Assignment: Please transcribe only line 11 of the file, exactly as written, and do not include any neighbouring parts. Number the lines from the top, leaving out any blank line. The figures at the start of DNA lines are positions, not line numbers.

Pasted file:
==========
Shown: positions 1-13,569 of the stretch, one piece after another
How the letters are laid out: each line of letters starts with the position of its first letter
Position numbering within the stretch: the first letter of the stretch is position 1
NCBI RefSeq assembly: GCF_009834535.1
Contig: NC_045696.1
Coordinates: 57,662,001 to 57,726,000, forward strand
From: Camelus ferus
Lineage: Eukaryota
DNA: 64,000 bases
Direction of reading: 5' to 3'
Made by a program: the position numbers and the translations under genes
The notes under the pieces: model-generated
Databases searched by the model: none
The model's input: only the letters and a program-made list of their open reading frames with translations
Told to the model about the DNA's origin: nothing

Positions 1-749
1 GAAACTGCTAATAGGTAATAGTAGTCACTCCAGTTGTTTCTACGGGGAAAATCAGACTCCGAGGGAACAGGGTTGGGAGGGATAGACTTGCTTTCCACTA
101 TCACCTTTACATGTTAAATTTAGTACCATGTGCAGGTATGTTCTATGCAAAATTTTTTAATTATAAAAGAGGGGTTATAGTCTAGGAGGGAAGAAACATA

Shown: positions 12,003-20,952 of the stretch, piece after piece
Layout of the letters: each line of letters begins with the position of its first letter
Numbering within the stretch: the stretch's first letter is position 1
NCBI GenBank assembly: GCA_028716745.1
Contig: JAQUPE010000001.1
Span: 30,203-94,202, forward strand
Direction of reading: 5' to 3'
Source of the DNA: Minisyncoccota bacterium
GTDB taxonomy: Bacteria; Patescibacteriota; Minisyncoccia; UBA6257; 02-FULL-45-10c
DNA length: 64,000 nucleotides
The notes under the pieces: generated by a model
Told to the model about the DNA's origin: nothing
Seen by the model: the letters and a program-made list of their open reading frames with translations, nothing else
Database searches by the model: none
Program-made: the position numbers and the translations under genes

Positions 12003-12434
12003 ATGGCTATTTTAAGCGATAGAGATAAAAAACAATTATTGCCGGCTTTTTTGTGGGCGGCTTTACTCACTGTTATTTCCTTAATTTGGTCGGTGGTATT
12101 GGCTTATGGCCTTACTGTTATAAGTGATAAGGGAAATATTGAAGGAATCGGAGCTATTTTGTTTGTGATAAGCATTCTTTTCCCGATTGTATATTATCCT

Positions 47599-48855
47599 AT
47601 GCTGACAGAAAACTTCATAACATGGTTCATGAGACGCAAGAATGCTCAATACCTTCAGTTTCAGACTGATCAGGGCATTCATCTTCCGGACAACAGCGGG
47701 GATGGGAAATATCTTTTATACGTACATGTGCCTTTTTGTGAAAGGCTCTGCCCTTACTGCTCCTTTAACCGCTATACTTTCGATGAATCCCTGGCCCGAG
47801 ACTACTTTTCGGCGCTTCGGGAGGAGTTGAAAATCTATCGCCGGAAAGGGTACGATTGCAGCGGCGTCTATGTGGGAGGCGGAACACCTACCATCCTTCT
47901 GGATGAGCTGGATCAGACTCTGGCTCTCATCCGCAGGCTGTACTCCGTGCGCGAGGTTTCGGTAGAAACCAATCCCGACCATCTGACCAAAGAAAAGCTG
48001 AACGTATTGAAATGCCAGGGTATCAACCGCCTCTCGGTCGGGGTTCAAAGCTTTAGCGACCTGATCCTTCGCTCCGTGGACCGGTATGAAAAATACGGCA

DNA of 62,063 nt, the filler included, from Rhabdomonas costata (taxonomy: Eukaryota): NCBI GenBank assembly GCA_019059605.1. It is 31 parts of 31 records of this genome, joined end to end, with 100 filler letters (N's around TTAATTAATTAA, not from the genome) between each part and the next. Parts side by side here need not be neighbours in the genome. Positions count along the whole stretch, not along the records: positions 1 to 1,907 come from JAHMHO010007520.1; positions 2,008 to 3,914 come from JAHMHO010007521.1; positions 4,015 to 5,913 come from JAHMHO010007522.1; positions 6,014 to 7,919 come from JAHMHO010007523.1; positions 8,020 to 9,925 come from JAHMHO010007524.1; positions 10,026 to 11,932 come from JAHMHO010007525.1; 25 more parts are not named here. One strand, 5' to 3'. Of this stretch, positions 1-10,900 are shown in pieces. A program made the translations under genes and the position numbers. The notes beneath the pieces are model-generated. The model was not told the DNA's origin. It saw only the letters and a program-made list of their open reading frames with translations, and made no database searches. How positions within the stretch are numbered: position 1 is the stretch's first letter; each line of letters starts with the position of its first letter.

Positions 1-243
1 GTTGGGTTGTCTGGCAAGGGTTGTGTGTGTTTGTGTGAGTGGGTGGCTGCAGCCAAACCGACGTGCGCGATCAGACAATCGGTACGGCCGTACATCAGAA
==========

Made by a program: the position numbers and the translations under genes